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What issues face the Trump administration?

President Donald Trump won the White House on a campaign which promised a tough stance on immigration, backing off from international trade deals such as NAFTA and TPP, and enhancing childcare tax breaks. The outcomes of a Trump administration for labor markets remain highly uncertain as the president follows through on his campaign pledges.

  • The labor market in the US, 2000–2016

    Recovery from the Great Recession is essentially complete, but there are difficult unemployment and wage issues

    Daniel S. Hamermesh, April 2017
    As the largest economy in the world, the US labor market is crucial to the economic well-being of citizens worldwide as well as, of course, that of its own citizens. Since 2000 the US labor market has undergone substantial changes, both reflecting the Great Recession, but also resulting from some striking trends. Most interesting have been a remarkable drop in the labor force participation rate, reversing a nearly 50-year trend; the nearly full recovery of unemployment from the depths of the Great Recession; and the little-known continuing growth in post-inflation average earnings.
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  • Legalizing undocumented immigrants

    While legalization benefits most undocumented immigrants, deciding how to regularize them is challenging

    Cynthia Bansak, March 2016
    Addressing unauthorized immigration is controversial. Countries have adopted a variety of legalization programs, ranging from temporary visa programs to naturalization. Research in the US focused on past amnesty programs finds improved labor market outcomes for newly legalized immigrants. Findings are more mixed for European countries. Studies suggest that regularization of undocumented immigrants can result in increased use of public benefits and reduced formal labor market participation. Despite widespread disagreement, legalization is widely used in practice.
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  • Does corruption promote emigration?

    Corruption is a driving force of emigration, especially for high-skilled workers, but also for other workers

    Friedrich Schneider, October 2015
    Knowing whether corruption leads to higher emigration rates—and among which groups—is important because most labor emigration is from developing to developed countries. If corruption leads highly-skilled and highly-educated workers to leave developing countries, it can result in a shortage of skilled labor and slower economic growth. In turn, this leads to higher unemployment, lowering the returns to human capital and encouraging further emigration. Corruption also shifts public spending from health and education to sectors with less transparency in spending, disadvantaging lower-skilled workers and encouraging them to emigrate.
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  • Should the earned income tax credit rise for childless adults?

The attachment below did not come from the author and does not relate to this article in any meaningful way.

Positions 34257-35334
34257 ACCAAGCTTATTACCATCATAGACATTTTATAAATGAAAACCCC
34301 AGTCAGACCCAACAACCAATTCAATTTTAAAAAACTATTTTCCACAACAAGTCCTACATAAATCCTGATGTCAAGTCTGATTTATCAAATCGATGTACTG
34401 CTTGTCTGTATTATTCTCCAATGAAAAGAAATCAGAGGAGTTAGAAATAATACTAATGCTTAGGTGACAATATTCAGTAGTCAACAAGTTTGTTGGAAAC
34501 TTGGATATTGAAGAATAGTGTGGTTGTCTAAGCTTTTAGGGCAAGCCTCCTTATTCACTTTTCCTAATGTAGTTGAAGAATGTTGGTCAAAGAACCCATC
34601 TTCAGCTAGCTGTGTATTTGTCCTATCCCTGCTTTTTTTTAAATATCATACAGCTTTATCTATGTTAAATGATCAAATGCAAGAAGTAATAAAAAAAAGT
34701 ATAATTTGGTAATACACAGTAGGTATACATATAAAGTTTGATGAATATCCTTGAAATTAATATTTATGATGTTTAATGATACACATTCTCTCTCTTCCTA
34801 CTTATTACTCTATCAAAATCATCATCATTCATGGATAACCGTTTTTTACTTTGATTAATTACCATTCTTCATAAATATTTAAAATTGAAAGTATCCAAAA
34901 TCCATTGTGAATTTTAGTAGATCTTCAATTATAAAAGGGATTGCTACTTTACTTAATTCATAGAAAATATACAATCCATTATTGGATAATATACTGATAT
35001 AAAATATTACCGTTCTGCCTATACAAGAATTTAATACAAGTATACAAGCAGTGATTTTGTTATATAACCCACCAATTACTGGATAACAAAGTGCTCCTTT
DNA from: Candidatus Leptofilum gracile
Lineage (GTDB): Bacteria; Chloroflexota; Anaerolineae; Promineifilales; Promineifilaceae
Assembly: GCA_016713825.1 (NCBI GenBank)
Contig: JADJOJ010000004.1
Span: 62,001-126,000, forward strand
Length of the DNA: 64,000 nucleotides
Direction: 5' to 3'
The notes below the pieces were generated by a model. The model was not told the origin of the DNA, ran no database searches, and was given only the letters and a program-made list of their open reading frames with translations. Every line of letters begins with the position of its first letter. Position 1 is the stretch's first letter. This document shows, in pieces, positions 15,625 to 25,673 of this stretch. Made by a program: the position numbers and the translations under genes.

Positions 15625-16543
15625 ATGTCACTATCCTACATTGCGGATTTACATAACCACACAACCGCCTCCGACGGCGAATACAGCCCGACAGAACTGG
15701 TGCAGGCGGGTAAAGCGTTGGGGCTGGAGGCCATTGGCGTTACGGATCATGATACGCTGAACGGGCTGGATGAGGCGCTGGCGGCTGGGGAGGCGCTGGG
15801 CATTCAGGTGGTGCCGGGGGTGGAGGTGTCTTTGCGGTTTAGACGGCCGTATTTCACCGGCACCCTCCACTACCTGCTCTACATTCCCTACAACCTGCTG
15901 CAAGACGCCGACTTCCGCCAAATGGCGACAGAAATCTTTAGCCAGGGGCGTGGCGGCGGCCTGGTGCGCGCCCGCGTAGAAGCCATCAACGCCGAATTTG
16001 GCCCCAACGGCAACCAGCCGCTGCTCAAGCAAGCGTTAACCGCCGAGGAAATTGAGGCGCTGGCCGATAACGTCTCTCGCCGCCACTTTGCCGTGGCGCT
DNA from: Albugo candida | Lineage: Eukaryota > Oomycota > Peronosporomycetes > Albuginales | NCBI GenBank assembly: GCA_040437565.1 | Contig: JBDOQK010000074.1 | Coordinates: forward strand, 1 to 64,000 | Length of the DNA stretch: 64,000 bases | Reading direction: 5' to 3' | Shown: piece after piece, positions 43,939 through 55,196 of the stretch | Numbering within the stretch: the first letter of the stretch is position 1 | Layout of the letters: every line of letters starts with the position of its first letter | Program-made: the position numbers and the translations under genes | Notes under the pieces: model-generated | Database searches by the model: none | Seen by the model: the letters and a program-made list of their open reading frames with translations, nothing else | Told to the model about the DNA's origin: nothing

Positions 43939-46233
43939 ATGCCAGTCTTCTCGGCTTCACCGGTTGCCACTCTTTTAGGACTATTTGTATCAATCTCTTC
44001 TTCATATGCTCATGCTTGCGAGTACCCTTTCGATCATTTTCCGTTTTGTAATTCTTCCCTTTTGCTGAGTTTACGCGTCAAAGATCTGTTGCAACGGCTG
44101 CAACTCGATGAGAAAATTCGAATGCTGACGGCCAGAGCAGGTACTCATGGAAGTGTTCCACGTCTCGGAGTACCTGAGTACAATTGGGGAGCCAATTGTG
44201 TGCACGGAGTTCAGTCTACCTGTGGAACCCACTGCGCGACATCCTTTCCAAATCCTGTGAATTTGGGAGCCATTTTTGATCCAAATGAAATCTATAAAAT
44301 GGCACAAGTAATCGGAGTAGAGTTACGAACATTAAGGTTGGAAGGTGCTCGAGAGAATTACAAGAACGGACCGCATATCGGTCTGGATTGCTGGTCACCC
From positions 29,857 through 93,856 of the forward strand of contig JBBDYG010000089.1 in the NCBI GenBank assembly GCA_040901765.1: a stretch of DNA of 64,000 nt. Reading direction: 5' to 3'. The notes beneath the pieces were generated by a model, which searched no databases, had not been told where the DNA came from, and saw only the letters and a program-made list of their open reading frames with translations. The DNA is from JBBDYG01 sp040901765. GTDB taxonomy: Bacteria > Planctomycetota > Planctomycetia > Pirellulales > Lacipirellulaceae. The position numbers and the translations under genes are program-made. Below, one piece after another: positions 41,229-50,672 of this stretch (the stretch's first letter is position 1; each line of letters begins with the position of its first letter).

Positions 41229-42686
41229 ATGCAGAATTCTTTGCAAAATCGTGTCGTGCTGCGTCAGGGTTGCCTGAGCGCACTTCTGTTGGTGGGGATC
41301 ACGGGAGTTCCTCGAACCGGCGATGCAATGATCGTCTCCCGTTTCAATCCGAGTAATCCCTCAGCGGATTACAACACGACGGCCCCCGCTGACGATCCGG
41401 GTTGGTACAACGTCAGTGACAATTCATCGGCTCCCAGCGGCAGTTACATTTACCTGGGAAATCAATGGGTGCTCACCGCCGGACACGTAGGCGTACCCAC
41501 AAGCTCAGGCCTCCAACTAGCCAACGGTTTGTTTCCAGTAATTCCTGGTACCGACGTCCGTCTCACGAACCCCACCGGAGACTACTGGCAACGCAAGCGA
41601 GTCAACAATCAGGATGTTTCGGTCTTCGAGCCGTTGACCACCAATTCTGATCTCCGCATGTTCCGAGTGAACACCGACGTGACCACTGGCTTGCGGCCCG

The earned income tax credit raises income and work incentives among low-income parents but little goes to adults without children

    Harry J. Holzer, September 2015
    The earned income tax credit provides important benefits to low-income families with children in the US. At an annual cost of about $60 billion, it increases the incomes of such families while encouraging parents to work more by subsidizing their incomes. But low-income adults without children and non-custodial parents receive only very low payments under the program, providing them with little income benefits or work incentives. Many of these adults are low-income young men whose wages and employment rates have been declining for years and who might benefit substantially from expanded eligibility for the earned income tax credit.
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  • The promises and pitfalls of universal early education

    Universal early education can be beneficial, and more so for the poor, but quality matters

    Elizabeth U. Cascio, January 2015
    There is widespread interest in universal early education, both to promote child development and to support maternal employment. Positive long-term findings from small-scale early education interventions for low-income children in the US have greatly influenced the public discussion. However, such findings may be of limited value for policymakers considering larger-scale, more widely accessible programs. Instead, the best insight into the potential impacts of universal early education comes from analysis of these programs themselves, operating at scale. This growing research base suggests that universal early education can benefit both children and families, but quality matters.
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  • Environmental regulations and labor markets

    Balancing the benefits of environmental regulations for everyone and the costs to workers and firms

    Olivier Deschenes, July 2014
    Environmental regulations such as air quality standards can lead to notable improvements in ambient air quality and to related health benefits. 
But they impose additional production costs on firms and may reduce productivity, earnings, and employment, especially in sectors exposed to trade and intensive in labor. The limited empirical evidence suggests that the benefits are likely to outweigh 
the costs.
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